Every “White” Dog Has His Day

Seems like there are so many new trends in the whiskey world.  Well here is one that I personally am very interested in, and intrigued by.  This is Whiskey in its purest form, White Dog.  Otherwise known as White Lightening, Moonshine, Shine, Bug Juice, pick a name, what you are drinking is the raw distillate off of a whiskey still.

I was reading an article in the New York Times about this trend.  You can read this article here.

Call it curiosity, call it trendy, call it what you may, but distilleries have discovered that the raw product off of the still has a market, and for now that market is HOT!  People are always looking for new flavors and new products, so why not white dog?  It seems to make sense from a market standpoint, and this is great news for micro-distilleries around the country…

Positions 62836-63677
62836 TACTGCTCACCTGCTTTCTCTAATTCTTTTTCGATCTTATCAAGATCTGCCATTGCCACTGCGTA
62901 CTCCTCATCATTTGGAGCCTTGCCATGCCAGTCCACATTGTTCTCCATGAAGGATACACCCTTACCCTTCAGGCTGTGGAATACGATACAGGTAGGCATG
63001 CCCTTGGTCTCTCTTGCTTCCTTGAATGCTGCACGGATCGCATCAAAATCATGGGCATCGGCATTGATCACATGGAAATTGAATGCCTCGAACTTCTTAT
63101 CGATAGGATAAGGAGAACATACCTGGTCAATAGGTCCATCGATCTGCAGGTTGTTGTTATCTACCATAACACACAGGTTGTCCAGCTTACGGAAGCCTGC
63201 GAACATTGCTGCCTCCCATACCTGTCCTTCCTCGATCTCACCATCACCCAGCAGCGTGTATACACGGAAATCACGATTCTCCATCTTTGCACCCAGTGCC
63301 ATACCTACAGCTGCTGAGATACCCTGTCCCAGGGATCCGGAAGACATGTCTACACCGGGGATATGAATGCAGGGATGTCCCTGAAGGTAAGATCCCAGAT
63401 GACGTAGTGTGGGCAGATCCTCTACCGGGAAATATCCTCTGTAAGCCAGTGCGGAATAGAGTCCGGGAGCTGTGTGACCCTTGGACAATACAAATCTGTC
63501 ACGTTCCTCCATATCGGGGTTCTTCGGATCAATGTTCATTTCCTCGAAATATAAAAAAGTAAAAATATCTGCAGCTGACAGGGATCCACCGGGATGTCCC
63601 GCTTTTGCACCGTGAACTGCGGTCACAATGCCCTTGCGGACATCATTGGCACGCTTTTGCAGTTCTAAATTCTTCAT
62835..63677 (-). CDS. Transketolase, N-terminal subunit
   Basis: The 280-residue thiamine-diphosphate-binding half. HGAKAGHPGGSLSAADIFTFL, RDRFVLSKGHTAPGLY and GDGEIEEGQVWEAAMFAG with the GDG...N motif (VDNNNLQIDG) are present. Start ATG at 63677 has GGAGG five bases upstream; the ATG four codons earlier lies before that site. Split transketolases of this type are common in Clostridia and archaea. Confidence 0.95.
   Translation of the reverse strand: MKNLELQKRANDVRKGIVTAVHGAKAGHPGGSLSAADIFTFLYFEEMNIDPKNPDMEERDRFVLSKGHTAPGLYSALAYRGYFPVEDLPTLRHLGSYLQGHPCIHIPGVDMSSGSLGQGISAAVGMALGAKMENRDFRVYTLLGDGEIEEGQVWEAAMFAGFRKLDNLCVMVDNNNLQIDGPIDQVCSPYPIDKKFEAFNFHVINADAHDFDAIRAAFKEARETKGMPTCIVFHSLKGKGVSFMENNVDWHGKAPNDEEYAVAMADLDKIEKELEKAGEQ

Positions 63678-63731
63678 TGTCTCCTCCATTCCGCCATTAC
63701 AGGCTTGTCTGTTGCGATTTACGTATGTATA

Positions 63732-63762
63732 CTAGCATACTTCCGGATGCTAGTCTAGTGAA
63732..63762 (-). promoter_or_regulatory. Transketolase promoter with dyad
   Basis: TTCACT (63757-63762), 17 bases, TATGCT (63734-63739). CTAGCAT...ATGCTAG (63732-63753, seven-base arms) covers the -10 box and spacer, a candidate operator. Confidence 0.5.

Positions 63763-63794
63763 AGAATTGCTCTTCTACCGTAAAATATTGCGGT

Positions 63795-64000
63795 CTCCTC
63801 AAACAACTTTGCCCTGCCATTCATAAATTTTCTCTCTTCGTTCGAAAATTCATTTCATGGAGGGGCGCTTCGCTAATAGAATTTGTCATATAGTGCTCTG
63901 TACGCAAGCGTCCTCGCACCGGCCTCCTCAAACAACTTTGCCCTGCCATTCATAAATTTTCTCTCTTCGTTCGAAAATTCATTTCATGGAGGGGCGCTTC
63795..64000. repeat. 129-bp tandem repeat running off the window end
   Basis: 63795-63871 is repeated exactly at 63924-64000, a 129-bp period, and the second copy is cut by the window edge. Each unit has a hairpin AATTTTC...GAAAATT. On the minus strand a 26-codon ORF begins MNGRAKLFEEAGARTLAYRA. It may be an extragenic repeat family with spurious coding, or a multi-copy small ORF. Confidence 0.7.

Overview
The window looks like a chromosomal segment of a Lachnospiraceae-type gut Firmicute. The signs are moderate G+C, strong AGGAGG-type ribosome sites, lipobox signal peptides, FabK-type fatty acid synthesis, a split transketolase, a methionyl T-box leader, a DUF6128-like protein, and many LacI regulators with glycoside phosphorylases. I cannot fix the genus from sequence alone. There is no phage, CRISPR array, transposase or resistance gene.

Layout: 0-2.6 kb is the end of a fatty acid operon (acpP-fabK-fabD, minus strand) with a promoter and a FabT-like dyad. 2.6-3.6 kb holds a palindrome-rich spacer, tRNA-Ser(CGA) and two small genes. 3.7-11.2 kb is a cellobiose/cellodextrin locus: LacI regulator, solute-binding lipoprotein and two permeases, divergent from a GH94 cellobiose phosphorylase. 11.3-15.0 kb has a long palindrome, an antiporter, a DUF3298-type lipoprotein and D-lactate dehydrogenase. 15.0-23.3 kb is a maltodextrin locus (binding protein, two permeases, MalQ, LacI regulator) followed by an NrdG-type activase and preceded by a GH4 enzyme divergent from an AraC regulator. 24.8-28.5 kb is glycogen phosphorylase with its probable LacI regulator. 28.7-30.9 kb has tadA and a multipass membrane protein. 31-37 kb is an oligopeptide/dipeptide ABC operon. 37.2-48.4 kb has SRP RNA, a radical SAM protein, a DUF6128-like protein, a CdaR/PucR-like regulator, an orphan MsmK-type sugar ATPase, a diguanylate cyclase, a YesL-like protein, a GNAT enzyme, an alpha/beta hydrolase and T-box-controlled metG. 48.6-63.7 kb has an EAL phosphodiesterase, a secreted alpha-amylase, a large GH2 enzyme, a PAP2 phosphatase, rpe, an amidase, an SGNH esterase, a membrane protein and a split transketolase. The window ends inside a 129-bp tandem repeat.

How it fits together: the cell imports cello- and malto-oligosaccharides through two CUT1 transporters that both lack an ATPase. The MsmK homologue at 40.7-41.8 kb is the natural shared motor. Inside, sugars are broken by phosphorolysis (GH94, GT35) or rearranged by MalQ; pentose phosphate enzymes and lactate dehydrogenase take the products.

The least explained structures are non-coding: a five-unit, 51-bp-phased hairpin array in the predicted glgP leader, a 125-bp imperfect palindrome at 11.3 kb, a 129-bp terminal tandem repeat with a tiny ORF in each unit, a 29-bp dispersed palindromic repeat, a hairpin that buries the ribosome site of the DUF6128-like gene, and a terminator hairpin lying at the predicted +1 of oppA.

One of the problems that keep people from developing micro-distilleries for whiskey, and in particular bourbon whiskey is the up front cost and time invested prior to getting any return on that investment.  Bourbon aging takes a minimum of two years, and older more mature bourbons can take anywhere between 6 and 12 years of barrel aging.  It is the “great wall”  if you will that micro whiskey distillers have been trying to figure out a way to get over for decades.  Enter White Dog…now all things are possible.

White Dog is un-aged so there is nothing standing in the way of the investment and return.  This will allow micro-distilleries to package and sell product while other product is aging in warehouses.  So how does it taste?